As a UC alumnus, I believe it is time for the administration to stop conducting the business of the public university system as if it were a private club. Only five other public universities in the country have a similar status, with UC receiving the greatest level of autonomy. This governance model should be revisited.
The university has violated the public trust, most recently when the regents approved double-digit compensation raises for two new chancellors, with each earning more than $400,000 in addition to the many perks and benefits enjoyed by these executives. Such compensation packages far exceed those earned by even the president of the United States and the governor of California. In the same meeting that these salaries packages were approved, the regents raised student fees and precluded public comment by holding the meeting via teleconference.
Despite several attempts to rein in such egregious actions, the questionable conduct continues -- public records requests are denied, workers are disenfranchised, high-level executives are granted golden parachutes and then immediately rehired, whistle blowers are retaliated against and contracts are kept secret and often not put out to a competitive bidding process. In the case of the UC Retirement Plan, the management contracts were given to firms owned by family members of the UC Investment Advisory Committee. The need for my legislation has never been greater.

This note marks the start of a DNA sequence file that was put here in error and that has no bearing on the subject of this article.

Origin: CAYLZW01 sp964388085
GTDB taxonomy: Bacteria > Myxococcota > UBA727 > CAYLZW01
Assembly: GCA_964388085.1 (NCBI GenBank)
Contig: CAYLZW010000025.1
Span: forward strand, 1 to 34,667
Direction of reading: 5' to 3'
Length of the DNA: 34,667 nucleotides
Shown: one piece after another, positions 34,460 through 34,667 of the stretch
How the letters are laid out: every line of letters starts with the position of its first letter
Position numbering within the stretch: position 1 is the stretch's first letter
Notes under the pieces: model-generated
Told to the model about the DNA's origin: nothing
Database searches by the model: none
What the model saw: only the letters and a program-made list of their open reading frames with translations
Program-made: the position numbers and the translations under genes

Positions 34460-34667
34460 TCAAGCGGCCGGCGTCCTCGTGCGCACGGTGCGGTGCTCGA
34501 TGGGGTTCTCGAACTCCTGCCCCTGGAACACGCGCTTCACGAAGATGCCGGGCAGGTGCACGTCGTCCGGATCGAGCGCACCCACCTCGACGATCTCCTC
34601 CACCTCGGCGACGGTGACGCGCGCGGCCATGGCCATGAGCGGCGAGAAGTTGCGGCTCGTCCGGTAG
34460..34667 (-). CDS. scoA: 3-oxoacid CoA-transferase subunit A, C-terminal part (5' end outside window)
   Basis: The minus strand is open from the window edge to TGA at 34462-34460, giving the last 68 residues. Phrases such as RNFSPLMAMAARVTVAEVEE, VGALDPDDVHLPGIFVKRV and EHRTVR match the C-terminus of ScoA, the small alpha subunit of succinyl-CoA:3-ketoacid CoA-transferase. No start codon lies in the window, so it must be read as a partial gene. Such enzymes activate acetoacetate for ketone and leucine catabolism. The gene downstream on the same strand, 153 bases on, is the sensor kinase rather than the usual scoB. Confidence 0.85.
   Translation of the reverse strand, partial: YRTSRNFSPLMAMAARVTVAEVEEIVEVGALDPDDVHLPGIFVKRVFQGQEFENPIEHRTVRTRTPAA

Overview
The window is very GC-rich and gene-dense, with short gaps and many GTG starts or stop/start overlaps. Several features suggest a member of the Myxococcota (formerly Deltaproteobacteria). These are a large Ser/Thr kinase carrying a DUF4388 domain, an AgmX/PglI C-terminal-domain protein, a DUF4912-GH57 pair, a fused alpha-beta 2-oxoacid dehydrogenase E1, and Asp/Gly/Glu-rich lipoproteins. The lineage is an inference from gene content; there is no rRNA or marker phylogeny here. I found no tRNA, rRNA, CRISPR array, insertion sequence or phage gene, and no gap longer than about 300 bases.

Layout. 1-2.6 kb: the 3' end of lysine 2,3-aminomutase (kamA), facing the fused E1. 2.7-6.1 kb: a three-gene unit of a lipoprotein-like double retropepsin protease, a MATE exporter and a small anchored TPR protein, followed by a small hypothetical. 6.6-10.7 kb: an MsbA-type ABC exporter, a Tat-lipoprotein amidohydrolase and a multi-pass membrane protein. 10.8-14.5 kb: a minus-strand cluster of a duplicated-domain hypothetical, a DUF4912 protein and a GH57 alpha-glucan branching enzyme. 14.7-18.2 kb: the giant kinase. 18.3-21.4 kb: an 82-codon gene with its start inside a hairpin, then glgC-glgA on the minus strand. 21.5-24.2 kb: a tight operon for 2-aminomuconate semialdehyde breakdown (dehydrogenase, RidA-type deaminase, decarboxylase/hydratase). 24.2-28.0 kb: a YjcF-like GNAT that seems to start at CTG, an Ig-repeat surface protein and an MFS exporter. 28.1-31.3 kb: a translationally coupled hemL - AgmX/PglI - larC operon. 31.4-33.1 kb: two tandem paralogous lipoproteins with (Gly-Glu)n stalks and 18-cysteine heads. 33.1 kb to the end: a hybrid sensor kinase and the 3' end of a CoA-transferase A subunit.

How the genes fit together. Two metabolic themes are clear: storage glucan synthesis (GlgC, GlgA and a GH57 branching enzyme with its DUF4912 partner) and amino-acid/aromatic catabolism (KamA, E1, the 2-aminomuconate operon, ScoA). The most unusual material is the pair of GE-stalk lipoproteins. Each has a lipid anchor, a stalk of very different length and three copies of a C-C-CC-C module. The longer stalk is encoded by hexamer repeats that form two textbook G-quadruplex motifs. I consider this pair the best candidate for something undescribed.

While students are hit with huge fee increases, top UC administrators receive exorbitant raises. In these tough economic times, California residents have been asked to sacrifice. Our state budget and our residents cannot afford to furnish university executives with lifestyles like that of the rich and famous.
Please join our bipartisan coalition supporting SCA 21 that will restore the luster of the University of California as an invaluable public asset and create the oversight necessary to ensure the regents keep the public interest at heart.
Sen. Leland Yee represents portions of San Francisco and San Mateo counties in the state Senate. Here is more information about the bipartisan coalition.
UC Davis chancellor faces questions about scandal...JULIET WILLIAMS, Associated Press Writer
Sacramento, CA (AP) -- An admissions scandal at the University of Illinois has reached California, where an incoming campus chancellor is facing questions about a secretive process that benefited the children of politicians and the politically connected.
Linda Katehi, a provost and head of academic affairs at the university's main campus in Champaign, denies wrongdoing and has not been called to testify in a state investigation.
In California, a state lawmaker is seeking a review of her involvement, if any, in the admissions scandal. He also has criticized her $400,000 salary to lead the University of California, Davis, among the largest in the UC system.